3. I learned that some of my depression is caused by my reaction to psychological trauma (the first time I was severely depressed and sat under the house curled up in a fetal ball was when I learned my wife was having an affair with my best friend). This was the kind of depression I would always "work my way out of" by getting busy or doing little things that made me feel successful. I learned that the really deep depression I had for many years was caused by a more chemical process (lack of sleep, low testosterone). I AM NO LONGER THE POMPOUS *** THAT TELLS DEPRESSED PEOPLE TO JUST THINK HAPPY THOUGHTS AND THEY WOULD BE CURED. Thank you, depression, for making me so much more compassionate to the plight of serious depression.

4. I am still learning from my depression, learning to be a better human being, a better being, better. And that brings up another lesson I learned. I AM A JUDGMENTAL *****! By this I mean that I can be self-righteous in my search for perfection, which means I can always find what's wrong, less than, not good enough in any situation. I pity my children, who suffered my constant criticism, to the point that I believe I hobbled their self-confidence, which has contributed to their low expectations and their own self-criticism. Thank you depression, for showing me how judgmental I am, and helping me see how damaging that can be, to me and those around me. I now bask in the peace of knowing I am good enough, that my children are good enough, that my wife is good enough, etc., on and on and on. Practicing the discipline of NOT being judgmental (because it DOES require me to put effort into it every single day, every time I open my mouth to say something), practicing not being judgmental brings tears of joy to my eyes as my relationships with those I love become loving relationships.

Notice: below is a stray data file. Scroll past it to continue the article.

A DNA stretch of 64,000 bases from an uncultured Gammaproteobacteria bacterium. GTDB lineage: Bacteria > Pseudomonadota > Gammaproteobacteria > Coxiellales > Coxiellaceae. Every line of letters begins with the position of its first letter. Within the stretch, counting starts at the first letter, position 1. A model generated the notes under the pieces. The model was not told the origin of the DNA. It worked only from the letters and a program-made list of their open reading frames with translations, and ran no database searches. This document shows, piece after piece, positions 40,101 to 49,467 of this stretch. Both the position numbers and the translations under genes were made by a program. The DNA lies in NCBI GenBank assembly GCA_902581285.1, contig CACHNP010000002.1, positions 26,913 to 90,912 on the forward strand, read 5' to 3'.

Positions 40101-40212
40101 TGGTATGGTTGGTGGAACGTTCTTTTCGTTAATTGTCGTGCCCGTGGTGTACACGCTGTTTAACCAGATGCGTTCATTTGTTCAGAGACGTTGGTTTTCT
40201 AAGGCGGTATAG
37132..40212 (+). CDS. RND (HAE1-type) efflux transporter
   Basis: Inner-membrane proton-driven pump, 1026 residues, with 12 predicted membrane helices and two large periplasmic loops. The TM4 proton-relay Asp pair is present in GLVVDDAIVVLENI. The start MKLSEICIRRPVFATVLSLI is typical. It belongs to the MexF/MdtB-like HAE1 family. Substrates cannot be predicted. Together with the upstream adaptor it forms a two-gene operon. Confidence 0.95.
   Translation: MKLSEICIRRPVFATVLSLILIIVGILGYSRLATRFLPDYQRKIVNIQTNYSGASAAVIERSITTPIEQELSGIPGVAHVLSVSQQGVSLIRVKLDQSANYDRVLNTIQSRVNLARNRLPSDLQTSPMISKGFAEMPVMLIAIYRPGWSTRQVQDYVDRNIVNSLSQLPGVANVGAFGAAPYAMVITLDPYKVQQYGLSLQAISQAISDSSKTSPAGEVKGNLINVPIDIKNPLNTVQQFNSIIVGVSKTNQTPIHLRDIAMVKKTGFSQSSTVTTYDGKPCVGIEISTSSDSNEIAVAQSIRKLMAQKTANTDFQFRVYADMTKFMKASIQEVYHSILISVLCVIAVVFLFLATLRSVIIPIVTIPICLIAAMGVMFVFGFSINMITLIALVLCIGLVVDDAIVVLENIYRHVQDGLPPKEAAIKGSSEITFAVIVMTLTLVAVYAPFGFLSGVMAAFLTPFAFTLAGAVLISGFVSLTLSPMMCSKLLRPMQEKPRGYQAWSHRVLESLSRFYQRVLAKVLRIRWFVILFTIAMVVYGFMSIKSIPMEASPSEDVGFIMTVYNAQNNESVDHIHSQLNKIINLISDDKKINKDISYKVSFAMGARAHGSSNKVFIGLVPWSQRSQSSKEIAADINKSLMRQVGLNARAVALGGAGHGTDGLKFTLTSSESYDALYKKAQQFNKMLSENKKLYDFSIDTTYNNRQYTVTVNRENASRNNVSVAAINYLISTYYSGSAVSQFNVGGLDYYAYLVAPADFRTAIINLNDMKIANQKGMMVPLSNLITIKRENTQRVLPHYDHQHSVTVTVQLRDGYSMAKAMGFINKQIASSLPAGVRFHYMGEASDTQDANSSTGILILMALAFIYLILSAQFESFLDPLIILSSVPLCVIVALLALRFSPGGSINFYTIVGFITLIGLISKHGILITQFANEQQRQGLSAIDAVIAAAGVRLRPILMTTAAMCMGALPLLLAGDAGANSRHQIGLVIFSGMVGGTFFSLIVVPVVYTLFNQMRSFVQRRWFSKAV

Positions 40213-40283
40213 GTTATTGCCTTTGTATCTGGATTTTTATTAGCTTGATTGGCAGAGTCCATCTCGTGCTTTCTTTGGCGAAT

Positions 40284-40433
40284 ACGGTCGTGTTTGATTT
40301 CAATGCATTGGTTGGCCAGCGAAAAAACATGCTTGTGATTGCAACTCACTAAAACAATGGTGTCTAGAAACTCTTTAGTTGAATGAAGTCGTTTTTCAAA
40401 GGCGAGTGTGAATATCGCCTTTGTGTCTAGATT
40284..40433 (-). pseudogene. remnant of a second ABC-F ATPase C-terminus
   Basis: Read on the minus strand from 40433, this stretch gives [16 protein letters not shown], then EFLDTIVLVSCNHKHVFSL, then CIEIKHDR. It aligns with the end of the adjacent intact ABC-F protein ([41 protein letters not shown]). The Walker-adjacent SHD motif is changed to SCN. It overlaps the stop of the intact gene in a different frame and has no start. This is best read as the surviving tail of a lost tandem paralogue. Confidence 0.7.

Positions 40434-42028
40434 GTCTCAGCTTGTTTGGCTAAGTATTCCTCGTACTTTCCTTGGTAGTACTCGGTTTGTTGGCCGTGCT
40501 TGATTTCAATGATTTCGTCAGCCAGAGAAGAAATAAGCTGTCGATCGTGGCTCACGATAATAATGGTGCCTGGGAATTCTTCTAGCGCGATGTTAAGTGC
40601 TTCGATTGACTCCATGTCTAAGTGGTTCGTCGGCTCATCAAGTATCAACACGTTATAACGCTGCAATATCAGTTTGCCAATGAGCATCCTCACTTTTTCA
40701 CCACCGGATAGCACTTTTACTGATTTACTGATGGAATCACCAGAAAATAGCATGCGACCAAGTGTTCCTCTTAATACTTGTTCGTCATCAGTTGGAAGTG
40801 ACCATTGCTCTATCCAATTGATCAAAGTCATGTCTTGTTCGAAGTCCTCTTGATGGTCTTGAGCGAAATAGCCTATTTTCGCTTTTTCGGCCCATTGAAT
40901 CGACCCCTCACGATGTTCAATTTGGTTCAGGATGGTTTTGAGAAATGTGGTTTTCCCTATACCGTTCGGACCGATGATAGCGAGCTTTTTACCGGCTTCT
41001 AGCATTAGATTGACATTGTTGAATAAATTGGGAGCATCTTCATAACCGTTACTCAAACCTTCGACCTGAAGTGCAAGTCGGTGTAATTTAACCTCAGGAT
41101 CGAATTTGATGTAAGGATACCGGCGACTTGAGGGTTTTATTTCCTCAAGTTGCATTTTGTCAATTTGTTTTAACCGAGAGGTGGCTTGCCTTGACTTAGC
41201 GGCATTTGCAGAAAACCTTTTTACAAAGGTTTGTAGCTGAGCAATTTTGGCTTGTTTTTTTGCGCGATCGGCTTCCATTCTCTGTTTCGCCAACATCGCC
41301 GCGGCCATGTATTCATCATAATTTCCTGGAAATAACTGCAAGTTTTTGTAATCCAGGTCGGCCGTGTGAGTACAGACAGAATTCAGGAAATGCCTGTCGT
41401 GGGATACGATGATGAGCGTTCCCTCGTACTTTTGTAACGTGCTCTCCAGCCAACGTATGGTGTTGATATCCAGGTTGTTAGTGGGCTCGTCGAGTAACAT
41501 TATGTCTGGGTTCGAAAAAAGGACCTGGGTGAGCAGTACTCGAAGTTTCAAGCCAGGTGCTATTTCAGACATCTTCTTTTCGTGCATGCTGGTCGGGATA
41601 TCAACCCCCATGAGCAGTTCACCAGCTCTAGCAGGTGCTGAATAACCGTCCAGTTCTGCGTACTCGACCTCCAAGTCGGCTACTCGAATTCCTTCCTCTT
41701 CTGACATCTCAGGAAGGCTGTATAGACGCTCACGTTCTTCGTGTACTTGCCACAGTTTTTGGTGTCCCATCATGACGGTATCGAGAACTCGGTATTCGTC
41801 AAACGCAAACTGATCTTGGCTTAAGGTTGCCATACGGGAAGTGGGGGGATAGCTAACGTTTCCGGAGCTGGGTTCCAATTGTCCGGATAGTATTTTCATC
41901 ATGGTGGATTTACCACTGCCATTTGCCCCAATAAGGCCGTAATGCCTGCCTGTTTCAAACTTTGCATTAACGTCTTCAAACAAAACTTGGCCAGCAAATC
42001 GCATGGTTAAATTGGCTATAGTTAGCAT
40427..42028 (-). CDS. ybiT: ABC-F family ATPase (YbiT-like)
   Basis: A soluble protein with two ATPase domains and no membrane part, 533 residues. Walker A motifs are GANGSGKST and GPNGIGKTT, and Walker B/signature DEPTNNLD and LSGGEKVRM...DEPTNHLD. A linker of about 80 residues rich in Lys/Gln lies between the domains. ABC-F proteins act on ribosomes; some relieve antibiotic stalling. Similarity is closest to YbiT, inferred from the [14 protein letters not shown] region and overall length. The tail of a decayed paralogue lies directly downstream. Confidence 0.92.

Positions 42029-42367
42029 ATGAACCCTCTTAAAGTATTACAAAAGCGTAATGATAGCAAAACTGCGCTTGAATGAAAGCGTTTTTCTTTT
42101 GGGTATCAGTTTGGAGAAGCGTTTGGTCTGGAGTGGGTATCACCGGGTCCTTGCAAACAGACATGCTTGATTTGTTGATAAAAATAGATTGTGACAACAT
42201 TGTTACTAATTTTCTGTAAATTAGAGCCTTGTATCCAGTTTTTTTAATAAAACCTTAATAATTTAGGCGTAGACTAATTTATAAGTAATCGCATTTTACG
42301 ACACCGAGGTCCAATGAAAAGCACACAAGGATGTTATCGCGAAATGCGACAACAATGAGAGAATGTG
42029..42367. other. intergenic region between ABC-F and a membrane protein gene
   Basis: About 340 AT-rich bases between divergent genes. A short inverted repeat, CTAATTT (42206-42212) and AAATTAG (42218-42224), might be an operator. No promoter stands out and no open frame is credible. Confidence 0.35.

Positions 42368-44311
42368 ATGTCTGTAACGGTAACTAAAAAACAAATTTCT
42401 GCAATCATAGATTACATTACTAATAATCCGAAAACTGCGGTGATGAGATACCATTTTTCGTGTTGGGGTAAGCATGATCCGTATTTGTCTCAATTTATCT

5., 6., 7., There are more, but I can't believe you've made it through so many words.

I hope every one of us finds the peace and joy that my depression has offered to me!
61-65, M
3 Responses Jan 19, 2013

I struggle with depression, and have as long as I can remember. I'd like to recommend a book called Man's Search for Meaning, by Viktor Frankl. It has really helped me stay out of the depression trap and move on with my life.

Yes, great book. Also helpful to me was the Buddhist concept that taking responsibility for things outside my control will only lead to suffering. Thank for mentioning Frankl's book.

Very good perspective, can I ask when you find yourself going down the rabbit hole and realize you need to change your thoughts, what do you think about? What is the process you have discovered that has worked for you?

For me, it's not about changing what I think about, it's about getting out of the rut of thinking about it! I go and do something physical, like digging in the garden or cleaning out my office. I experience depression like a decline in creativity, a decline in seeing the positive in everything. So I do something that cranks up my dopamine (I think that's what I'm doing) and tackle a simple, mindless, easy to be successful, physical activity. I've also had success with laughing. Turning a bad situation into something I can laugh about redirects the energy in my brain to a positive focus instead of feeding energy into a negative suck hole. Does this mean anything to you? Does it help?

Yes, your response do make perfect sense to me, you explained the what as well as the why and it clicks. You really have a knack for writing and explaining things in a logical order. Thank you.

Well put, Thank you for sharing.

Thank you.